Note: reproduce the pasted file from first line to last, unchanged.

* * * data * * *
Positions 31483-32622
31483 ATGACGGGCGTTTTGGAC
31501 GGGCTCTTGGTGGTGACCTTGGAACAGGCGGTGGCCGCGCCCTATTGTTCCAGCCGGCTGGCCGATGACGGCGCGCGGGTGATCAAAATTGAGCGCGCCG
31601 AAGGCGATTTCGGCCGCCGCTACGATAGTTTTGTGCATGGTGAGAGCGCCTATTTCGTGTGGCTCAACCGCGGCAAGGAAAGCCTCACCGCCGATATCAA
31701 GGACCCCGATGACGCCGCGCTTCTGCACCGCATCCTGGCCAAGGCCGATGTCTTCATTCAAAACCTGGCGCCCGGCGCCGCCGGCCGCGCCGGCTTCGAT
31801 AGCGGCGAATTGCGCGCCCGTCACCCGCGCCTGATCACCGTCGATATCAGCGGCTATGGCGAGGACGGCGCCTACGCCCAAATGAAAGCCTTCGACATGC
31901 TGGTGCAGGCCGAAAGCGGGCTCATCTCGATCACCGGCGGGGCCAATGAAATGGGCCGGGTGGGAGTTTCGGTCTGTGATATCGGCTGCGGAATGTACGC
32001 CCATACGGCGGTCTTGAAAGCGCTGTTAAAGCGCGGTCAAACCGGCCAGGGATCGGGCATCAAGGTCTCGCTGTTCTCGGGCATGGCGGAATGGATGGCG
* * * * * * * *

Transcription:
Positions 31483-32622
31483 ATGACGGGCGTTTTGGAC
31501 GGGCTCTTGGTGGTGACCTTGGAACAGGCGGTGGCCGCGCCCTATTGTTCCAGCCGGCTGGCCGATGACGGCGCGCGGGTGATCAAAATTGAGCGCGCCG
31601 AAGGCGATTTCGGCCGCCGCTACGATAGTTTTGTGCATGGTGAGAGCGCCTATTTCGTGTGGCTCAACCGCGGCAAGGAAAGCCTCACCGCCGATATCAA
31701 GGACCCCGATGACGCCGCGCTTCTGCACCGCATCCTGGCCAAGGCCGATGTCTTCATTCAAAACCTGGCGCCCGGCGCCGCCGGCCGCGCCGGCTTCGAT
31801 AGCGGCGAATTGCGCGCCCGTCACCCGCGCCTGATCACCGTCGATATCAGCGGCTATGGCGAGGACGGCGCCTACGCCCAAATGAAAGCCTTCGACATGC
31901 TGGTGCAGGCCGAAAGCGGGCTCATCTCGATCACCGGCGGGGCCAATGAAATGGGCCGGGTGGGAGTTTCGGTCTGTGATATCGGCTGCGGAATGTACGC
32001 CCATACGGCGGTCTTGAAAGCGCTGTTAAAGCGCGGTCAAACCGGCCAGGGATCGGGCATCAAGGTCTCGCTGTTCTCGGGCATGGCGGAATGGATGGCG